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Some background to my question:

I am building a wizard style interface in ASP.Net MVC 4 that fills the properties of an object one page at a time. I use DataAnnotation attributes to specify my business rules and defined what a valid, filled-out object looks like.

One complication that comes from this is validation. Since it takes several steps to completely fill out the object and make it valid, I have to validate each of the fields set by each step manually.

This ends up looking like this in my controller class:

[HttpPost]
public ActionResult Step1(MyBigModel m)
{
    if (ViewData.ModelState["Field1"].Errors.Count() == 0
        && ViewData.ModelState["Field2"].Errors.Count() == 0)
    {
        repository.saveStep1(m);
        return RedirectToAction("Step2", new { myId= m.myId});
    }
    else
        return View(m);
    }
}

The annoyance with this approach is that the fields I want to check are not always in the ModelState dictionary! If there is a validation error, the field will be in the dictionary. However, if it is valid, it may or may not be in the dictionary.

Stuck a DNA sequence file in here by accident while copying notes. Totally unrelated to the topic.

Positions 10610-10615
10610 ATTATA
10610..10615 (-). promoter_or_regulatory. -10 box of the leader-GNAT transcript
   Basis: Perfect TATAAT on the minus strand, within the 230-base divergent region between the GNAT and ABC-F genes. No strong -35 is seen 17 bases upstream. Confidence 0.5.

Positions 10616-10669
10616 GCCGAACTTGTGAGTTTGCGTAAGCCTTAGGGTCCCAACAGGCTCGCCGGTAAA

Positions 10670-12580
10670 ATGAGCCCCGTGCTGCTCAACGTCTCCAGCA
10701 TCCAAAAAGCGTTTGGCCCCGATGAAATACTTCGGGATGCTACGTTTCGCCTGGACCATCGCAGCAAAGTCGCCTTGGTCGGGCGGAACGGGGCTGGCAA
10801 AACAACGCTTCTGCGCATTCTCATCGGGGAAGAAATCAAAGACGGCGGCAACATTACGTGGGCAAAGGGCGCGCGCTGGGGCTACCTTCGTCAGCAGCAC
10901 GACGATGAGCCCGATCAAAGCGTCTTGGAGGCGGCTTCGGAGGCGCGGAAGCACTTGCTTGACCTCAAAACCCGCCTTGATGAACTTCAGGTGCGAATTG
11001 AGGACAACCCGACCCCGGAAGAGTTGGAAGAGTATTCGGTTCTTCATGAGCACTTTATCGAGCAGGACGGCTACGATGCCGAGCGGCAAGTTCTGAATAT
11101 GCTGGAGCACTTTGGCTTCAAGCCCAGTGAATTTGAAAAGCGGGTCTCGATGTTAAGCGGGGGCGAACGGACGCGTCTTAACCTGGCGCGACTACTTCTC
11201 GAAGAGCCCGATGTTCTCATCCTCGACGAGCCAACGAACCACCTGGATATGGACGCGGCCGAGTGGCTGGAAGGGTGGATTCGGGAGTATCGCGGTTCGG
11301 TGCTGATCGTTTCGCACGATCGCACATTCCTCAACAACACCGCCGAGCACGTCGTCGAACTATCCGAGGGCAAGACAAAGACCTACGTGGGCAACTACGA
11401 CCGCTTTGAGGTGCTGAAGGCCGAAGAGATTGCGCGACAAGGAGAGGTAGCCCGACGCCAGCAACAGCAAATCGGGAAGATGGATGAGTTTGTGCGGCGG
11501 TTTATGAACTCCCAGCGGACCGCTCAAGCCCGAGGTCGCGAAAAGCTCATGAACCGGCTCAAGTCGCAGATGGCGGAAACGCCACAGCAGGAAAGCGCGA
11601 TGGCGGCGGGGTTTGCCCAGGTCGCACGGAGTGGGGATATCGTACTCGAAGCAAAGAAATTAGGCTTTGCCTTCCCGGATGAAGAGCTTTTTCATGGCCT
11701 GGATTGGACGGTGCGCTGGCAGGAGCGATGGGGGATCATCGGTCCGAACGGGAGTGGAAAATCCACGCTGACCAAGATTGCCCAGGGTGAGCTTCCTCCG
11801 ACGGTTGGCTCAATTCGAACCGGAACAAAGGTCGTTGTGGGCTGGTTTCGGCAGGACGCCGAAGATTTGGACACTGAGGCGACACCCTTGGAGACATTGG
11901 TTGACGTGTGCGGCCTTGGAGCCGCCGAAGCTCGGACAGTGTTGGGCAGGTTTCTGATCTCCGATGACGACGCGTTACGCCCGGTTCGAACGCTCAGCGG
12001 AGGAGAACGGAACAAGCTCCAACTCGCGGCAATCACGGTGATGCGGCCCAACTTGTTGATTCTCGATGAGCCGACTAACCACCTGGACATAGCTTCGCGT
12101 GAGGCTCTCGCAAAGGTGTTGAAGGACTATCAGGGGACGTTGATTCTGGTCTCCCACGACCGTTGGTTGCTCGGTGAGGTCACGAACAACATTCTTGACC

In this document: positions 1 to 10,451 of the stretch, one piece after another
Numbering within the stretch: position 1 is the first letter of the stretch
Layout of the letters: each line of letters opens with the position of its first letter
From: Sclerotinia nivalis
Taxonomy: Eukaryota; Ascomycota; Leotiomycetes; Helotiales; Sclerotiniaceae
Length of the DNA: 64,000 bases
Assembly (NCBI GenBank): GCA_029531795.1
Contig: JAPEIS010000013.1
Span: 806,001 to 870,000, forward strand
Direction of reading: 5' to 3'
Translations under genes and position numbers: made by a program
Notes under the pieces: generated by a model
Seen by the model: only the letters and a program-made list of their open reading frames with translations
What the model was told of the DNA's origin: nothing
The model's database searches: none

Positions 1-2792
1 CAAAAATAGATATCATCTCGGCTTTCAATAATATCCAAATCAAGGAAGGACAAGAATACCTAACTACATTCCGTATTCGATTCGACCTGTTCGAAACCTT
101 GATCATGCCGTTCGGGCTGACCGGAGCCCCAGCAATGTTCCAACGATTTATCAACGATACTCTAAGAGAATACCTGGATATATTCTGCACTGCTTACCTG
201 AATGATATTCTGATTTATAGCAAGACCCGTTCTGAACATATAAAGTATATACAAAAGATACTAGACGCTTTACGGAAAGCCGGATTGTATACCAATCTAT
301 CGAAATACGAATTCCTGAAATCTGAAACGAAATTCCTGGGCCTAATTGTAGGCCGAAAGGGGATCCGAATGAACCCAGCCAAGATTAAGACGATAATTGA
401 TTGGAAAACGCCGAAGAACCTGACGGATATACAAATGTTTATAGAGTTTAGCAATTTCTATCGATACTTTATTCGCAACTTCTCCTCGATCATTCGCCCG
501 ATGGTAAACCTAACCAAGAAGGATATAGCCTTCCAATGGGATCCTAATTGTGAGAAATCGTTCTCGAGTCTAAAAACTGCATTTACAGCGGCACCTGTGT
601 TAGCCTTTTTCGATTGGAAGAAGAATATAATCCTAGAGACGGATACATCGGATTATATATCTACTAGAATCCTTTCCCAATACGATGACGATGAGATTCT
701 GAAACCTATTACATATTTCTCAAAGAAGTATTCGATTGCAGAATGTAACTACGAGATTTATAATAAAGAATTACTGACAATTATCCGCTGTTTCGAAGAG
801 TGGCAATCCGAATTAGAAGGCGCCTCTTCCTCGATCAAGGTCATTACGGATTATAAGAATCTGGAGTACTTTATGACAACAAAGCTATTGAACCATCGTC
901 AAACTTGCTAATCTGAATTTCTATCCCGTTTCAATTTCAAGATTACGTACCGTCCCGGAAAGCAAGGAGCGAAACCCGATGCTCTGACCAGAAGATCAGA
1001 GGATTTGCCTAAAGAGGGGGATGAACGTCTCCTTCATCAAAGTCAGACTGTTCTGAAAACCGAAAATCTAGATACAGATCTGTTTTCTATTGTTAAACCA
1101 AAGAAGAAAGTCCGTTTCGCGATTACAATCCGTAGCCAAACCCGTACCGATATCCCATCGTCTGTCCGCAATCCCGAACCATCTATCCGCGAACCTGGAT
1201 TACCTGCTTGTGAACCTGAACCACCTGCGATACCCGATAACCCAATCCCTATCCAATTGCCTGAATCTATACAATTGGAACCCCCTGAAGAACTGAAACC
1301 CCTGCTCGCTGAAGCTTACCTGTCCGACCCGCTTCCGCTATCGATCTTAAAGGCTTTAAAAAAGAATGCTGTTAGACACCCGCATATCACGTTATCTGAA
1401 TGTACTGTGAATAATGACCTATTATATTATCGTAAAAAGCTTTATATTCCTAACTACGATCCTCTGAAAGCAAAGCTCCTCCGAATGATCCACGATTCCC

It seems like some input types work better than others--textboxes seem to be fairly consistent, whereas checkboxes never show up. I haven't been able to figure out a consistent rule set for predicting when they'll be in there, nor have I found any relevant documentation.

So, my question is, what determines if a field will be in the ViewData.ModelState Dictionary?

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I don't know the answer to your question in depth enough to provide an SO answer, but if you add FormCollection formCollection as a parameter in your post action, you can get at the raw values in an easy way. Just making sure you're aware of that convention... –  Moby's Stunt Double Apr 11 '13 at 17:10
1  
Make a ViewModel for each page that can validate itself. Combine those into your MyBigModel at the end. –  Jason Berkan Apr 11 '13 at 17:10
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1 Answer 1

up vote 2 down vote accepted

The MSDN article for ModelStateDictionary says

Represents the state of an attempt to bind a posted form to an action method, which includes validation information.

So, the ViewData.ModelState dictionary contains values that are included in the request to the server. This is not necessarily all the properties on your bound model. If something you need is missing from this dictionary, include it as a hidden field in your view so it gets posted to the server.

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